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The Philippines

Four Hongkongers sentenced to life in prison in the Philippines could be ‘deported’ back home

  • Spokesman for President Rodrigo Duterte says his office is coordinating with the justice department to possibly deport the four, convicted of possession of drugs
  • Sources close to the men, however, say they are unlikely to accept the offer if it means they must drop their appeal
PUBLISHED : Friday, 21 December, 2018, 5:51pm
UPDATED : Saturday, 22 December, 2018, 10:01am

The Philippine government is studying the option of “deporting” the four Hongkongers jailed for life in the country for possessing drugs, according to the country’s President Rodrigo Duterte’s office.

The remarks followed the Hong Kong government’s appeal to Manila to ensure proper treatment and due legal process for the four while Beijing also stressed it gave great importance to the safety and rights of Chinese nationals overseas and would follow the case closely.

The four Hongkongers – Lo Wing-fai, 44, Chan Kwok-tung, 31, Kwok Kam-wah 49, and Leung Shu-fook, 51 – were sentenced to life in jail for possession of 467.8 grams of methamphetamines last week.

They have denied the charge and vowed to appeal, saying that their arrest was staged.

Salvador Panelo, presidential spokesman in the Philippines, said his office had been coordinating with the city’s justice department on the possibility of “deporting” the group back to Hong Kong “to finally rid this country of these foreign criminals”.

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Panelo also said that while the four would not be given any special treatment, they would be treated properly.

“We also give assurance to their families that they will be given proper treatment in prison, and they will be humanely treated in accordance with the Bill of Rights under our Constitution, as well as with appropriate Philippine laws and rules,” Panelo said.

He added the case was clear proof of the government’s unrelenting war against illegal drugs.

The Post has contacted the president’s office for further comment.

While Panelo did not elaborate on what “deporting” meant, Hong Kong and Philippines signed an agreement on prisoners transfer in June 2002.

Under the agreement, Hongkongers jailed in Philippines may be transferred home to serve their sentences if certain conditions are met.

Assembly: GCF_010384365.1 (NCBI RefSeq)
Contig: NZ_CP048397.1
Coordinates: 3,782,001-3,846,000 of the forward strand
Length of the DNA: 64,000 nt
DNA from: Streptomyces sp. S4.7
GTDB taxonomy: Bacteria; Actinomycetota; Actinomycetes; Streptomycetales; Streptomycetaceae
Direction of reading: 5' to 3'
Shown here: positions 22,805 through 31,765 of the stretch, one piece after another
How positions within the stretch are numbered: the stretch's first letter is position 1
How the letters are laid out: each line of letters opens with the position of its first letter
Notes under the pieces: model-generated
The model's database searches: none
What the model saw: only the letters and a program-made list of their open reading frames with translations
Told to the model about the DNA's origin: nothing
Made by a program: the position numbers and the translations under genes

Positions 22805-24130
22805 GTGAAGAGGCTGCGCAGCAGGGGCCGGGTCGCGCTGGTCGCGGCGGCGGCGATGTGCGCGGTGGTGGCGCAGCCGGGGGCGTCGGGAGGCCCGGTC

The jail sentence involved in a transfer must also be longer than three years, with at least one year left to serve.

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It also requires all legal proceedings related to the charge to be settled before the transfer, which implies the four will have to drop their appeal.

Pro-Beijing lawmaker Paul Tse Wai-chun said it was unlikely the Philippines would send the four back to Hong Kong and let them walk free.

Tse, who has been aiding Tang Lung-wai, another Hongkonger jailed in the Philippines, said the term “deporting” may be a “loose reference”.

“It is more likely for them to deport someone after they have finished serving their sentences,” Tse said.

Lo Shu-ho, the sister of Lo Wing-fai, said she would have to visit her brother in person to find out what he thinks about applying for the transfer.

“It is more likely we will appeal,” Lo Shu-ho said.

“They will not admit to crimes they did not commit.”

Since the conviction, the families have not been able to make direct contact with the jailed Hongkongers, she added.

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Democratic Party lawmaker James To Kun-sun, who has been aiding the families, said there was no need to discuss the possibility of a transfer, as the families will not give up appealing.

“They will not admit to being guilty … there is no need to discuss the matter,” To said.

The Security Bureau said on Friday that Hongkongers serving sentences in the Philippines may apply to be transferred back to Hong Kong.

“We will process their applications in accordance with the Transfer of Sentenced Persons Ordinance,” it said.

To arrange a transfer, written consent from the local government where a Hongkonger is detained is also required.

In a reply to the Legislative Council last year, Secretary for Security John Lee Ka-chiu said the Philippines has never responded to the Hong Kong government’s request for such documents.

To realise the transfer, chief executive Carrie Lam Cheng Yuet-ngor would have to issue an inward warrant to the Commissioner of Correctional Services, to grant officers the power to bring the sentenced person to Hong Kong.

The arrangement is stipulated in the Transfer of Sentenced Persons Ordinance.

The Post has contacted the bureau to ask if any of the four had filed such an application.